Chinese FDI in India has diversified from the automobile sector, steel and power generation to smartphones, electronics, renewable energy, real estate and mobile wallets.  Chinese majors like Huawei are well-established in India — it operates its largest R&D centre outside China in Bangalore with a few thousand Indian employees. But junior-level Chinese executives exploring India for the first time regularly complain not only about visa and procedural delays but also of a language and cultural barrier in an unfamiliar economy — roughly 1 out of 600 annual Chinese outbound travellers visit India.

In The Silk Road Rediscovered, authors Anil K Gupta, Girija Pande and Haiyan Wang interviewed a Chinese executive whose company wanted to build a local team but faced ‘a big challenge to figure out who the right people could be and to build trust’.

In China, Chinese CEOs and executives I met would always marvel about India’s skilled labour pool. “How come Indians speak English so well?’’ they asked. When they come to India, they find themselves wishing that more people could understand their own language and culture.

Earlier this month, Nazia Vasi, CEO of Inchin Closer, an India-China language and business consultancy, announced that her company would also start corporate placements. Vasi posted job alerts that may not be openly advertised. A Chinese air-conditioner manufacturer was looking for a Mandarin speaker in Ahmedabad. A Chinese real estate company required Mandarin-speaking staff in three cities that are emerging as hotspots for Chinese investment — Mumbai, Delhi and Chennai.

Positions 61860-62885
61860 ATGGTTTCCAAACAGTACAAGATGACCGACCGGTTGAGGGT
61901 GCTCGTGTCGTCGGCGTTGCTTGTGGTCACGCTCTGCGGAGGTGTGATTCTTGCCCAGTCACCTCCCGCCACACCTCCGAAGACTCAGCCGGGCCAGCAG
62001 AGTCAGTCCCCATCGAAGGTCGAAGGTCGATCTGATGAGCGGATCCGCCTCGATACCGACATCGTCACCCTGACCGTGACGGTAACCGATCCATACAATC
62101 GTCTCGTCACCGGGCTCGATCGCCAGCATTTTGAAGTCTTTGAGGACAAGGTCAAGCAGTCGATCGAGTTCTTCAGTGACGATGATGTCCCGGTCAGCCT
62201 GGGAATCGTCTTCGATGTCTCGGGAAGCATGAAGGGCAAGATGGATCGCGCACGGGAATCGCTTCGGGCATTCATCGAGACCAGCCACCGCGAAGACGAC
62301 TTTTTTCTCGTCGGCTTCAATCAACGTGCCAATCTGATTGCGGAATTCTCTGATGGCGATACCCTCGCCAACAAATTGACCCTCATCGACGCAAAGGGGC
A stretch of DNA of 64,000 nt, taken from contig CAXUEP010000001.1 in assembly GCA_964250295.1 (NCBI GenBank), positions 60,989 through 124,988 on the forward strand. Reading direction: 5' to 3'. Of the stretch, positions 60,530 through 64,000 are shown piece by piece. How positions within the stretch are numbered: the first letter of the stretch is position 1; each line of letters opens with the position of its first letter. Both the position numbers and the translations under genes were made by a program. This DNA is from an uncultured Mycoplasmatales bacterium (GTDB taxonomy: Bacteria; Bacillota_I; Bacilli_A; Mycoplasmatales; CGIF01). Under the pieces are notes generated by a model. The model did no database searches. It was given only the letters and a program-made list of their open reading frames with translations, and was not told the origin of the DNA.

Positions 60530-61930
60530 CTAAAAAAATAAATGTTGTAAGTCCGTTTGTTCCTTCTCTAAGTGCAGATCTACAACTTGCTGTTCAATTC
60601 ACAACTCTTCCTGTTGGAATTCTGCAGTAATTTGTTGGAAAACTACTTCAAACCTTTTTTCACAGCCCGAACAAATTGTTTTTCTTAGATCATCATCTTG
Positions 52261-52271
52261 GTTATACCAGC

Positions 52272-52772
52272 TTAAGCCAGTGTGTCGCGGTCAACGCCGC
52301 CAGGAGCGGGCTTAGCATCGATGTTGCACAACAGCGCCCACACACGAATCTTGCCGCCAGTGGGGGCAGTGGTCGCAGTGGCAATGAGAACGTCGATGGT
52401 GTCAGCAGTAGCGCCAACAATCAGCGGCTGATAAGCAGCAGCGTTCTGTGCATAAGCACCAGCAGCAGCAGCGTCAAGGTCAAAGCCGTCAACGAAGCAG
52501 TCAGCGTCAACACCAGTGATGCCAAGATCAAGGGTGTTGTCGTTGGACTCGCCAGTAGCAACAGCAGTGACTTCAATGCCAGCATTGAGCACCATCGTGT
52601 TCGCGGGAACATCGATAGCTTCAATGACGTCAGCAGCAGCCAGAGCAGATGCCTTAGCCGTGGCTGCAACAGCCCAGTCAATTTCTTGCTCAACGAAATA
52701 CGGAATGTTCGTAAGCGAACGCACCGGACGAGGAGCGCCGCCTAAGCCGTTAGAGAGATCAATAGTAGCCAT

“It’s just opening up now,” says Vasi about recruitment by Chinese firms in India. “The Chinese don’t know how to reach out to Indian recruiters and Indian recruiters don’t understand the high level of Mandarin language skills required to place Indian candidates. Indian universities don’t have tie-ups with companies. The talent pool of high-level Mandarin students is small, so recruitment can’t take off in a big way … it will gradually develop.”

Learning Chinese is not cheap. A 400-hour course with examinations recognised in China can cost up to Rs 1 lakh in India. Job openings for Mandarin interpreters may offer low-level salaries starting at around Rs 5 lakh per year.

Work Culture Contrasts

The Indian Institute of Management in northeastern Shillong offers a one-of-its-kind 14-month course to train postgraduate executives to work in the India-China business sector. The course includes a four-month internship and language-training in China.

Pai, who teaches the ‘legal and constitutional aspects of India-China business’ at IIM Shillong argues that the challenge of training Indian and Chinese manpower to work together goes beyond the language issue.  Interested players in India need to understand mutual business practices, cross-cultural communication and negotiation, he suggests, and emphasises the need for a greater exposure to Chinese culture, history and politics to ‘overcome prejudices’.